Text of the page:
Walking Piedmont: Castiglione Falletto for Dinner & First Tastes of Barolo Wines

Have you ever had a nemesis? Something that makes you want to swear and shout, a thing that you think that you can’t beat but you still try, something that makes you want to throw your arms in the air and fall down and not think of getting up again for a while? Maybe just stay there, you know, forever. Was it ever a vineyard on a hill? 

Yeah. I am deadly serious. 

One day of my recent trek from town to town in Piedmont, my last kilometre or so was up a hill. It looked bad as I walked down the hill before to get there. I say a walk, more of a slow deliberate trot through woods and vineyards, winding and meandering and looking at that hill with Castiglione Falletto perched on top.

I had my book, my saving grace, and every now and then when the heatwave became too much, or the hill started to defeat me, I would stop in the shade of a hazelnut grove or a vine, crouched low, avoiding any spot of sun, and remove my head from the situation for 10 minutes, immersing myself instead in the West of Ireland at Christmas time via Anne Enright’s The Green Road. I could almost feel the cold. 

You shouldn’t think badly of Castiglione Falletto, of course, even though it is the villain of this piece. It is a hilltop Piedmontese town of less than a 1000 people, all seemingly perfectly harmless and lovely, ensconced on top. When I arrived, triumphant, I was shattered but I felt good. I could see that it was a pretty little place with a bar perched over the hill, a favourite stop for weary walkers, and just beyond that the main piazza with the Locanda del Centro, and next to that a shop selling all sorts of things, staffed by a sleeping elderly lady with her shoes kicked off. Castiglione Falletto is charming.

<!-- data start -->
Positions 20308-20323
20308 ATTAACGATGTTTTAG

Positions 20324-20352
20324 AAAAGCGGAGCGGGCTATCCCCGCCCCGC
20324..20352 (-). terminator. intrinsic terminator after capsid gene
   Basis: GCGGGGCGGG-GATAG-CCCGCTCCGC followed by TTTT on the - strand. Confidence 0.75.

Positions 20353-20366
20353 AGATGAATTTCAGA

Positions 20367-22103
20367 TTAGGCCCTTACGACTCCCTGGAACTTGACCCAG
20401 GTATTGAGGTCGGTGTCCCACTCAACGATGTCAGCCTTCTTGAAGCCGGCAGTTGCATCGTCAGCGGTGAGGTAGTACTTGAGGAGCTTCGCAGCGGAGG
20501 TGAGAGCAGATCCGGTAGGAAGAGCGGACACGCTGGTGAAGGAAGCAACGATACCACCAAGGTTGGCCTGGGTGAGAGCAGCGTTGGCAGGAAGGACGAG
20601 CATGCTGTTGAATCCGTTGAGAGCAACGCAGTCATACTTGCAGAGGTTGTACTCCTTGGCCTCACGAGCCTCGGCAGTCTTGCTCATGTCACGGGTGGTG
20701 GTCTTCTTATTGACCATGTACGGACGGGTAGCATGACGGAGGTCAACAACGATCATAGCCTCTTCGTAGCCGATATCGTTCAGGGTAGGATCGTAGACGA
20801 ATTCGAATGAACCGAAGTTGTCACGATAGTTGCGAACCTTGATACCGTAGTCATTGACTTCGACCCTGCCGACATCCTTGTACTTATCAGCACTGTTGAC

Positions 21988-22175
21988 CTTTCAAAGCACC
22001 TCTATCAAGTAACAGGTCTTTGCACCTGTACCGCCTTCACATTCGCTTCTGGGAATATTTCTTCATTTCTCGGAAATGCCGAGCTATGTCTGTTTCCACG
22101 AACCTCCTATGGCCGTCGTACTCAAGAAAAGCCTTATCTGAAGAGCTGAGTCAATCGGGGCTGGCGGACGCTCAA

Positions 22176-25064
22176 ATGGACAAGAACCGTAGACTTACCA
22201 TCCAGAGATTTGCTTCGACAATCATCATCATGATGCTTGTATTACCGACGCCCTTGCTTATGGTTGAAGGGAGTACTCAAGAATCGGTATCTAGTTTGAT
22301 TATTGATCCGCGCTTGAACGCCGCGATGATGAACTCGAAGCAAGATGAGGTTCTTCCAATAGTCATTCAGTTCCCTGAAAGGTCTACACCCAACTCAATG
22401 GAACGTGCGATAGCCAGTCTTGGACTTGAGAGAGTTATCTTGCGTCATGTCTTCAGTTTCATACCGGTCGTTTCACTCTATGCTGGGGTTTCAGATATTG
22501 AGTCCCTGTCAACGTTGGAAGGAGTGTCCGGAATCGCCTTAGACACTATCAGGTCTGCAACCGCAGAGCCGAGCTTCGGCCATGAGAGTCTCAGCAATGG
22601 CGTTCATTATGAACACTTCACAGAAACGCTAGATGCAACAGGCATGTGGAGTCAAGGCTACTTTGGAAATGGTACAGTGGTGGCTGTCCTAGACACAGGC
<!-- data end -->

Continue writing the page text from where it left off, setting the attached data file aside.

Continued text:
For dinner I went and raised a glass to the hill, overlooking it. I may have been a bit gloaty (just in my head). Maybe more than one glass of wine, I had beaten it, I had triumphed after all. I had more than earned it.

I spent my evening at Ristorante L’Argaj which has a terrace overlooking those fateful vineyard terraces beneath. Sun setting, wine in hand, and my book that gave me the illusion of the cold, I had lightly fried courgette flowers, not stuffed but stiff and proud in their batter, and all the better for it.

Lasagnetta with buffalo mozzarella and courgette was a light small flavourful lasagne crisp with cheese on top.

How could I resist the milk fed suckling pig to finish? I couldn’t and it was very good served with pink lady apples and fennel.

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After all of that walking I still had room for dessert – this rarely happens, I always prioritise savoury – and had ripe peaches (which I had been looking at longingly on the trees as I walked), lightly oven roasted with chocolate gelato and almond sauce.   

And with that, back to bed, and to sleep, for the next morning, I was walking to Barolo.  

In Castiglione Falletto, I stayed at Hotel Le Torri. My Gastronomic Walking Tour of Barolo was sponsored as part of a #30activedays project, a partnership between Captivate Digital Media and Headwater Holidays to celebrate 30 years of  activity holidays by Headwater Holidays, including Gastronomic Walking and Cycling TripsI maintain full editorial control of the content published on this site, as always.

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Written by Niamh
Cooking and travelling, and sharing it all with you.